Diagnosis change in voice-disordered patients evaluated by primary care and/or otolaryngology: a longitudinal study.

Published

Journal Article

OBJECTIVE: Accurate diagnosis of a voice disorder is an essential first step toward its appropriate treatment. We examined differences in laryngeal diagnosis over time in outpatients evaluated by primary care physicians (PCPs) and/or otolaryngologists. STUDY DESIGN AND SETTING: Retrospective analysis of data from a large, national administrative US claims database. SUBJECTS AND METHODS: Patients with laryngeal disorders based on International Classification of Diseases, Ninth Revision, Clinical Modification codes from January 1, 2004, to December 31, 2008, with at least 2 outpatient visits by a PCP and/or otolaryngologist and continuously enrolled for 12 months were included. The initial and final laryngeal diagnoses were tabulated. RESULTS: Of approximately 55 million individuals, 29,501 met inclusion criteria. More than half the patients in the PCP to otolaryngology group and one-third of the otolaryngology to otolaryngology group had different laryngeal diagnoses over time. Three-fourths of patients with an initial acute laryngitis diagnosis in the PCP to otolaryngology group and half of the otolaryngology to otolaryngology group had a different final laryngeal diagnosis. Of patients with a final laryngeal cancer diagnosis, one-fourth of the otolaryngology to otolaryngology group had an initial diagnosis of nonspecific dysphonia, and one-fifth of the PCP to otolaryngology group had an initial diagnosis of acute laryngitis. CONCLUSION: Differential diagnosis of voice disorders often evolves over time. The impact on treatment and health care utilization are important areas of future study.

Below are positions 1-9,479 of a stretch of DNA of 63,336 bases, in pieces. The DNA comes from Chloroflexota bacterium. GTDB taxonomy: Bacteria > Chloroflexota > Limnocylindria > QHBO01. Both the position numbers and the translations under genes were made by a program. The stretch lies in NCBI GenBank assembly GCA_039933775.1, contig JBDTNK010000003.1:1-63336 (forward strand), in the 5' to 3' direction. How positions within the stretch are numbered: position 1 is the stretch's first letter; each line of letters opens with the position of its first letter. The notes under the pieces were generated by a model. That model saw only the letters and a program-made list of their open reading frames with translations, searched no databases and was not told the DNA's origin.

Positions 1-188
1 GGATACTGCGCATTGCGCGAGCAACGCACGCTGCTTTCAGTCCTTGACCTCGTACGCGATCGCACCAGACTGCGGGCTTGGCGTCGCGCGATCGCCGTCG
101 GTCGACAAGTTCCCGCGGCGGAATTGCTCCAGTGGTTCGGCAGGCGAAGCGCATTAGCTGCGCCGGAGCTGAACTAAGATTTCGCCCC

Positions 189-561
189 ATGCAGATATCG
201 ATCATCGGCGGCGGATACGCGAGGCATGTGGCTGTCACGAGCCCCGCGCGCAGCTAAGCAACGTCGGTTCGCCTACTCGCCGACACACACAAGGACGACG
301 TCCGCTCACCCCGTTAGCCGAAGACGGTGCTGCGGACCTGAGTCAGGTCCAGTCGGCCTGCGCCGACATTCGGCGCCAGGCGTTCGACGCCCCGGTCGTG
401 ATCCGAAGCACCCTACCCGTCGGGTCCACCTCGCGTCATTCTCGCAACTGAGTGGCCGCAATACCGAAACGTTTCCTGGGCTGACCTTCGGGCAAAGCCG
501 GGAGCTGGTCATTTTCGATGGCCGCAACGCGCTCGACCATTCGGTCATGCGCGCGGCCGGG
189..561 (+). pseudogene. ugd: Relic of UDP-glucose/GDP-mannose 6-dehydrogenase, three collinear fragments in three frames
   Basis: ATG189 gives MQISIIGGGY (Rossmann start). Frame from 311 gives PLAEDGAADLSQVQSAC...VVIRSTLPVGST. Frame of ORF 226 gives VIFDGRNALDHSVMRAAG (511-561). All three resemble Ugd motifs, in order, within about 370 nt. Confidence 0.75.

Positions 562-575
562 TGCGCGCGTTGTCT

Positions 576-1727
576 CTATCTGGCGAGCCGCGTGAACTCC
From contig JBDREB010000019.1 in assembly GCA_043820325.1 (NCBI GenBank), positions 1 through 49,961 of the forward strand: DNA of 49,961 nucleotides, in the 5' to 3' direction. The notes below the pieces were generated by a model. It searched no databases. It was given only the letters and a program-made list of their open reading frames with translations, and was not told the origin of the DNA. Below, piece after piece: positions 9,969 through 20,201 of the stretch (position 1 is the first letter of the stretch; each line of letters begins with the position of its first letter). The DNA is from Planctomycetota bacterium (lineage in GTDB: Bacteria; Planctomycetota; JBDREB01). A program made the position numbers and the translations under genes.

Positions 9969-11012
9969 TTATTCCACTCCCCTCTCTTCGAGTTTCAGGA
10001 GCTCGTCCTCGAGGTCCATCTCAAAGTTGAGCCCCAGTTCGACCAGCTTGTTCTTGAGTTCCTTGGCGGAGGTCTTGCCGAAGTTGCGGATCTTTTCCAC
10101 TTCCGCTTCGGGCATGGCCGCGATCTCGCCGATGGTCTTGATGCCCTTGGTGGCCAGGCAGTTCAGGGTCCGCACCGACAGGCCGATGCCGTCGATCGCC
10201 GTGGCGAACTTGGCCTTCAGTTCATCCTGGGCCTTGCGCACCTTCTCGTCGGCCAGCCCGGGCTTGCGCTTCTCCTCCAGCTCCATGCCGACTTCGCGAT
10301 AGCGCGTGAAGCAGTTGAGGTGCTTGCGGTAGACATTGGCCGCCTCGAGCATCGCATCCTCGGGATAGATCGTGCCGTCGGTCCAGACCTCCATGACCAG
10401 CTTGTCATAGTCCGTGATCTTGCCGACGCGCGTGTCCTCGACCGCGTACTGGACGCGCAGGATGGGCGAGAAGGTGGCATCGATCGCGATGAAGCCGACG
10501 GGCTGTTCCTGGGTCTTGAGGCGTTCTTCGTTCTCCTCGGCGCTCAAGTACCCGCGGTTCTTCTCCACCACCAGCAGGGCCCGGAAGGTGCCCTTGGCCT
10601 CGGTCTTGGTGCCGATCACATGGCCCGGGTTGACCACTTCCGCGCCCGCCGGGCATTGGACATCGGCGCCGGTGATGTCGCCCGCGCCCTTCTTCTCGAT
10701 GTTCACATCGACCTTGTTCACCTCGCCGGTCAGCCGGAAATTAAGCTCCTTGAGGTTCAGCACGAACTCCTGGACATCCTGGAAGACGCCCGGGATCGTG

Full Text

Duke Authors

Cited Authors

  • Cohen, SM; Dinan, MA; Roy, N; Kim, J; Courey, M

Published Date

  • January 2014

Published In

Volume / Issue

  • 150 / 1

Start / End Page

  • 95 - 102

PubMed ID

  • 24264568

Pubmed Central ID

  • 24264568

Electronic International Standard Serial Number (EISSN)

  • 1097-6817

Digital Object Identifier (DOI)

  • 10.1177/0194599813512982

Language

  • eng

Conference Location

  • England